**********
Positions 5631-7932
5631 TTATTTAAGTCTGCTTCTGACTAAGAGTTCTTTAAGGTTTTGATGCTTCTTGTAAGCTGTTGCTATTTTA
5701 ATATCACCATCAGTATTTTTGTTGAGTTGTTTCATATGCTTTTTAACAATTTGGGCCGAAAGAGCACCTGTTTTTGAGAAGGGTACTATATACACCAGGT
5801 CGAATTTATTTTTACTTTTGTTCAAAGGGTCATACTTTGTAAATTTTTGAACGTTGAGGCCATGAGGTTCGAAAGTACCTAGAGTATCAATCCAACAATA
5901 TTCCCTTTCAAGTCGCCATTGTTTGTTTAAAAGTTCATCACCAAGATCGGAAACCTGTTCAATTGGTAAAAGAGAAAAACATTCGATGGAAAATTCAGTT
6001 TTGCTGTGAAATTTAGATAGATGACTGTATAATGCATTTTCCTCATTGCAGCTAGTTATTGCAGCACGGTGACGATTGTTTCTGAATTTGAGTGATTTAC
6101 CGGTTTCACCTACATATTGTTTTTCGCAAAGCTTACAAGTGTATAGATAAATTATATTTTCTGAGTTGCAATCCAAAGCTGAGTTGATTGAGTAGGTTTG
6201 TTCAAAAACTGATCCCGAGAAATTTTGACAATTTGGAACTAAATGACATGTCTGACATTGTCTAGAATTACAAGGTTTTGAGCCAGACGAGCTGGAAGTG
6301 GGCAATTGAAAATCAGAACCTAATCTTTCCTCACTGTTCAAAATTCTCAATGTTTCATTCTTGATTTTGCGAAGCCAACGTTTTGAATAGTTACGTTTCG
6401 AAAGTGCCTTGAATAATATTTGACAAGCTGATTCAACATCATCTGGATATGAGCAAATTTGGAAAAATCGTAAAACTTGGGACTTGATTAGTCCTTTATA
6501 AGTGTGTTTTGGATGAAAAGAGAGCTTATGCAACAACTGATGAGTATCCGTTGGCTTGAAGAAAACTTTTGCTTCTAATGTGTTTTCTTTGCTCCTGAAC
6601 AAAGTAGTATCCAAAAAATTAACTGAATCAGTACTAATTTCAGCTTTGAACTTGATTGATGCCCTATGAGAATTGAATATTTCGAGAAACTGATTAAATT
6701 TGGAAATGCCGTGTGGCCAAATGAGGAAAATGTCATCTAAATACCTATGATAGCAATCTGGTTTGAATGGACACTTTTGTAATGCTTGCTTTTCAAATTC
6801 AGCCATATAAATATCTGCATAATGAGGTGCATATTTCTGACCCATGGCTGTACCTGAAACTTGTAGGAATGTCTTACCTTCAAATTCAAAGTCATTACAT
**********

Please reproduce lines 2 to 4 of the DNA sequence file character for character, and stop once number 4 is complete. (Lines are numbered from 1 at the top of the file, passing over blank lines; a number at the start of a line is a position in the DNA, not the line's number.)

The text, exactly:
5631 TTATTTAAGTCTGCTTCTGACTAAGAGTTCTTTAAGGTTTTGATGCTTCTTGTAAGCTGTTGCTATTTTA
5701 ATATCACCATCAGTATTTTTGTTGAGTTGTTTCATATGCTTTTTAACAATTTGGGCCGAAAGAGCACCTGTTTTTGAGAAGGGTACTATATACACCAGGT
5801 CGAATTTATTTTTACTTTTGTTCAAAGGGTCATACTTTGTAAATTTTTGAACGTTGAGGCCATGAGGTTCGAAAGTACCTAGAGTATCAATCCAACAATA